Kate Millett book was one of the first second wave texts to use the term patriarchy to describe the different structures of male power. She believed that patriarchy controlled every aspect of women’s lives from sexuality, family, etc. She suggests patriarchy has the power to shape how women thought as well as how they lived their lives. (Hannam, 2006) Millet suggests that personal lives were affected by the state and by patriarchy, so this enabled the opportunity for feminists to challenge the divisions between the public and the private that was central to liberal political thought. (Hannam, 2006) However, Millett was criticised for being anti-male and maybe seen as radical feminist.
The target audience of this document would be feminists. This is because the document supports feminist ideals even though to some feminists it can seem anti-male. This document allows feminists but any reader to understand her opinions and beliefs during the second wave of feminism as well as using the term patriarchy to describe different structures of male power which was not seen til Kate Millett wrote her book.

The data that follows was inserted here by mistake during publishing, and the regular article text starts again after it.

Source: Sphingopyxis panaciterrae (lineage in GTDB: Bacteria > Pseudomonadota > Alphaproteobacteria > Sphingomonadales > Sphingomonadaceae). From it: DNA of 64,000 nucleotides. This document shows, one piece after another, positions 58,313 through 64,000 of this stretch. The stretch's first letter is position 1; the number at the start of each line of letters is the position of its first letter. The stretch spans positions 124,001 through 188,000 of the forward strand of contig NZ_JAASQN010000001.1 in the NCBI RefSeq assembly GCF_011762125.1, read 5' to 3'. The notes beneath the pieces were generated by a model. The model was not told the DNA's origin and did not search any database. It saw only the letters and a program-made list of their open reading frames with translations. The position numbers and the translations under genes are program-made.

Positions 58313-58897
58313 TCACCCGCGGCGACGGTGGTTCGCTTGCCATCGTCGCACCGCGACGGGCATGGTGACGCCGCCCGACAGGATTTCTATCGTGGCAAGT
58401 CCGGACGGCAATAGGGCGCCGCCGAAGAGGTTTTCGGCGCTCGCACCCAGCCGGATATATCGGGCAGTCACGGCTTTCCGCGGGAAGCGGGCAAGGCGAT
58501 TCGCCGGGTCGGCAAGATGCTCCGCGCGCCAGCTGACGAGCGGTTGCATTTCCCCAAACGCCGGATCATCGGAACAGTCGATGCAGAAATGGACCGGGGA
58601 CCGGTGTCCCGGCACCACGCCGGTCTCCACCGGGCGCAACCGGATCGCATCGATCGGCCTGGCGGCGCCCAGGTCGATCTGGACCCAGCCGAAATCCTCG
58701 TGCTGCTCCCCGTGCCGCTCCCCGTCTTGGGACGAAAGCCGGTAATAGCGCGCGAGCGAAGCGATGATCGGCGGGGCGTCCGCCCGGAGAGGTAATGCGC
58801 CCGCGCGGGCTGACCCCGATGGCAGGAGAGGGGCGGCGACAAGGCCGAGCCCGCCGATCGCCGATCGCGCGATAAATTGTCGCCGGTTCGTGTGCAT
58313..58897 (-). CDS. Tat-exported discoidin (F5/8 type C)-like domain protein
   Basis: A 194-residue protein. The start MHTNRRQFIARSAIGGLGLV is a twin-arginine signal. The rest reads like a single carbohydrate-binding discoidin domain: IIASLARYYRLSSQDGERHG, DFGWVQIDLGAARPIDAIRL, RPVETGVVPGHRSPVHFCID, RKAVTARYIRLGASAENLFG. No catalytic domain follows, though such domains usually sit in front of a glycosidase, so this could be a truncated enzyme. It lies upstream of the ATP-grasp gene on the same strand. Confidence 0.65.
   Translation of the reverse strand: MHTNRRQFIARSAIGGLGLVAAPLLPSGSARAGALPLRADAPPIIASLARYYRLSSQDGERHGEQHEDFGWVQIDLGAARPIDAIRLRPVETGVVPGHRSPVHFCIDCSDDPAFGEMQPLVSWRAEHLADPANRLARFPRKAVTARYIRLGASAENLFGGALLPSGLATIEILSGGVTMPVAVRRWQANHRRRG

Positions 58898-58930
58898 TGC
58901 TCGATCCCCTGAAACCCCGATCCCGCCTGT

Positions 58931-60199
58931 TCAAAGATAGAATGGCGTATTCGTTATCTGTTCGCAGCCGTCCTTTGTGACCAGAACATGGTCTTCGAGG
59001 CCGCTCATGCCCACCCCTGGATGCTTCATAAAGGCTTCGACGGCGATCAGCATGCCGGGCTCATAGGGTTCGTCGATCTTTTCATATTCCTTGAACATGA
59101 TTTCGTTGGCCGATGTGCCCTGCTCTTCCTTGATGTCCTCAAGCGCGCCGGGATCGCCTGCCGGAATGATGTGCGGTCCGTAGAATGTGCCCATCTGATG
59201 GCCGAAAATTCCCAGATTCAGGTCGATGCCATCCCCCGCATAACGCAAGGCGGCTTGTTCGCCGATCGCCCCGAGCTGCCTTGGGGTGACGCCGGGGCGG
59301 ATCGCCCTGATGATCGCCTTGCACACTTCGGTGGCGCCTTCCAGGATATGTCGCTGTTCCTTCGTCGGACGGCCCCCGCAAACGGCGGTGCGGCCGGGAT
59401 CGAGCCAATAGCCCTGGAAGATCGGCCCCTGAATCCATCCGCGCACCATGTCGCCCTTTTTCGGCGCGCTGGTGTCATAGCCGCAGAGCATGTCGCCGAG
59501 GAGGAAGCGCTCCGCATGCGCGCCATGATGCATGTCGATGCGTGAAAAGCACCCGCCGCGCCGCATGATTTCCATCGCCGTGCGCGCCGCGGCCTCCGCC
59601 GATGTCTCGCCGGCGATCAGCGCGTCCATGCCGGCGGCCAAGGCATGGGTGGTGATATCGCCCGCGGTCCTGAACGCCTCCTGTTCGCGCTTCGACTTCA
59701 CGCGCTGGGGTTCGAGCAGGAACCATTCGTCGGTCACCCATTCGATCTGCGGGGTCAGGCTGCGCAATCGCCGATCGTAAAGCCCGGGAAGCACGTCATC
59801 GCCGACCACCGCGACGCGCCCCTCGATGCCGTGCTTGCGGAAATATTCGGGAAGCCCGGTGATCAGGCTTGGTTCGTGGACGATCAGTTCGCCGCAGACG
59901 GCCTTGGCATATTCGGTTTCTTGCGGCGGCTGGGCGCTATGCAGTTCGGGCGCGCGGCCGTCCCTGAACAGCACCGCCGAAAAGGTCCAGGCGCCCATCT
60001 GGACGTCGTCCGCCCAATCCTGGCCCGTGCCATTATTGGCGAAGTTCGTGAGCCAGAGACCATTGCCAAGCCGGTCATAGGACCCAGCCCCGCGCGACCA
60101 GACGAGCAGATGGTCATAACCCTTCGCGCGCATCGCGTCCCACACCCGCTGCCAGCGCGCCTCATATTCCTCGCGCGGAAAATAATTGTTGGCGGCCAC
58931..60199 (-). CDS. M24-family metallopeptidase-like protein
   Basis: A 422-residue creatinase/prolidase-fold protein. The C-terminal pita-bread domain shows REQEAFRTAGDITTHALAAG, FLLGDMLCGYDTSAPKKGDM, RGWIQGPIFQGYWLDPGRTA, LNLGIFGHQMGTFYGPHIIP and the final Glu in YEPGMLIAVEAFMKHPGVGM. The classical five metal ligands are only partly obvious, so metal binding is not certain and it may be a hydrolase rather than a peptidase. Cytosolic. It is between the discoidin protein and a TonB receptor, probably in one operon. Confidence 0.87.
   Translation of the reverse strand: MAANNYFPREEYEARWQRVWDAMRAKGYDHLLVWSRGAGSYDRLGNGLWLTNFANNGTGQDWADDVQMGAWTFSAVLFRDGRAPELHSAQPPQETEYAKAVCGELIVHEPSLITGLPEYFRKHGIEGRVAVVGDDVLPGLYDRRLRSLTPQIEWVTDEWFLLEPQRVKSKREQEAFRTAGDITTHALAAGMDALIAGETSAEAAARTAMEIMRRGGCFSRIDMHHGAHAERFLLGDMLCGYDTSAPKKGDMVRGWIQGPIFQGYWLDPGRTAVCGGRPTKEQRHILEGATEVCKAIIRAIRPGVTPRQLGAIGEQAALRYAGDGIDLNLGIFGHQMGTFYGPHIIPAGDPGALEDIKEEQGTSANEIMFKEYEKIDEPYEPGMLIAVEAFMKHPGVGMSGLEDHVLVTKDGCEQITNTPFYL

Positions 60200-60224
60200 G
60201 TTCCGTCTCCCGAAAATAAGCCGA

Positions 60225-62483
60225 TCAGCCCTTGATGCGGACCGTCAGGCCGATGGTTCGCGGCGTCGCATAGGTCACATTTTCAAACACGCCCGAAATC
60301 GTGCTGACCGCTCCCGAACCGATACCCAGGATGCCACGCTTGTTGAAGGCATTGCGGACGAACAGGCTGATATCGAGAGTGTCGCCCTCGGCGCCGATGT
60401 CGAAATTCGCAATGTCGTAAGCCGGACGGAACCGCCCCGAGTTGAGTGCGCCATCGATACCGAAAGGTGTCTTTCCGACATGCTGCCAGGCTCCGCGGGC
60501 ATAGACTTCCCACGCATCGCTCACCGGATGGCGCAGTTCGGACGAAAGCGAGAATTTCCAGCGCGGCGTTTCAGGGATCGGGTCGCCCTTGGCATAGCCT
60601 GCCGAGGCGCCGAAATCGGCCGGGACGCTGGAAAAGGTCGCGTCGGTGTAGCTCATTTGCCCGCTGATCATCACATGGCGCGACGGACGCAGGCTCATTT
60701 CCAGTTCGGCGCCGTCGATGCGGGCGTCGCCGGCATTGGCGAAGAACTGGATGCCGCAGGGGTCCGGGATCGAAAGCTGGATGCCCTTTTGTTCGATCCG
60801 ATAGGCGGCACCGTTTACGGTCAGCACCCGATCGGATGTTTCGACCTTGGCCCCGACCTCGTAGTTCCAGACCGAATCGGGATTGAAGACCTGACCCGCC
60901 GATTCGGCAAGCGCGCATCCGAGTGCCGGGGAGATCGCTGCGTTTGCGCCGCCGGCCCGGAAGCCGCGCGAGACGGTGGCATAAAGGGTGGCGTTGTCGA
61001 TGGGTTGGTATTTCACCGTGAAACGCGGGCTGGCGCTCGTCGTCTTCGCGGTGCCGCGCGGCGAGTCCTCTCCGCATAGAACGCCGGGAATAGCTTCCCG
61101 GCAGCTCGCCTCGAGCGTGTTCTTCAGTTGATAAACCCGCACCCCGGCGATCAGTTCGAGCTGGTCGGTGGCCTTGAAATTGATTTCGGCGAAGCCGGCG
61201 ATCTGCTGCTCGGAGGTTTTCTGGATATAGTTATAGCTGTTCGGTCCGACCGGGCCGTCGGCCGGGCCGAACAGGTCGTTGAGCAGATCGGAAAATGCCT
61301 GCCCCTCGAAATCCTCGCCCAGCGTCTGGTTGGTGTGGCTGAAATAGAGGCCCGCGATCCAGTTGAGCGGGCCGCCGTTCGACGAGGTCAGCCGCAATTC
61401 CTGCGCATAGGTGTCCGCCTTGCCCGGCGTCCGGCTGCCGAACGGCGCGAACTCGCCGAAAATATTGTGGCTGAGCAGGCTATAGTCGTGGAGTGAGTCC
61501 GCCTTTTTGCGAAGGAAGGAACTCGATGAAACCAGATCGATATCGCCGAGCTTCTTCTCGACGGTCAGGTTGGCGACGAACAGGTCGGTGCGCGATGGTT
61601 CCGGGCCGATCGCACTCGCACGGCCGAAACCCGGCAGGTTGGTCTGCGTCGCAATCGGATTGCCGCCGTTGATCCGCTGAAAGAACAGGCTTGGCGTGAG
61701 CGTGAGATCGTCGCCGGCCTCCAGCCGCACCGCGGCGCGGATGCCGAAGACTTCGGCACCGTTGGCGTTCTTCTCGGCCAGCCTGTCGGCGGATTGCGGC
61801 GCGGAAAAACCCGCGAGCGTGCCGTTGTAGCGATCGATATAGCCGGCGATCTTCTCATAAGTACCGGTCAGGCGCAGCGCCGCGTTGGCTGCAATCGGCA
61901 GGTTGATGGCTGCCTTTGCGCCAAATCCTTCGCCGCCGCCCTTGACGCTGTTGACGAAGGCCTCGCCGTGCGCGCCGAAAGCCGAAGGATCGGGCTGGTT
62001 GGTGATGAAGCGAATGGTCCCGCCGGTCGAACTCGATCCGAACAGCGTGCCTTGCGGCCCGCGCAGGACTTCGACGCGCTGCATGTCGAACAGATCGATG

Usefulness of document
This document is useful because this book inspired a new wave of feminism which was revolutionary and radical enough to create change for the women who lived in this period. Without vocal writers like Kate Millett, women may have gained as many rights as they did during this period. It can be argued her book was controversial however, her opinion is praised and attacked but her text is used in women studies which means her aim to get more female literature into education succeeded. Though it can be argued that other feminist wrote the same ideals before Kate Millett, but no one was a bold as her when writing their opinions onto paper.
Sexual Politics still remains to be one of the founding pieces of the second wave of feminism. Many Feminists have continued Millett’s criticism with their own opinions to feminism and society. This book will always inspire another generation of feminists due to passionate and boldness she puts into her book.
British Library. (2014) Timeline of the women’s liberation movement. The British Library. Available from: https://www.bl.uk/sisterhood/timeline# [Accessed 19 January 2017].
Hannam, J. (2006). Feminism. 6th edn. Harlow, England: Pearson/Longman.
London Feminist Network (2010). Womens liberation and radical feminism 1970-early 1980s. Available from: http://londonfeministnetwork.org.uk/what-weve-done/what-we-did-in-2010/womens-liberation-and-radical-feminism-1970-early-l980s [Accessed 19 January 2017].
Millett, K. (1970) Sexual Politics. Urbana, IL, United States: University of Illinois Press.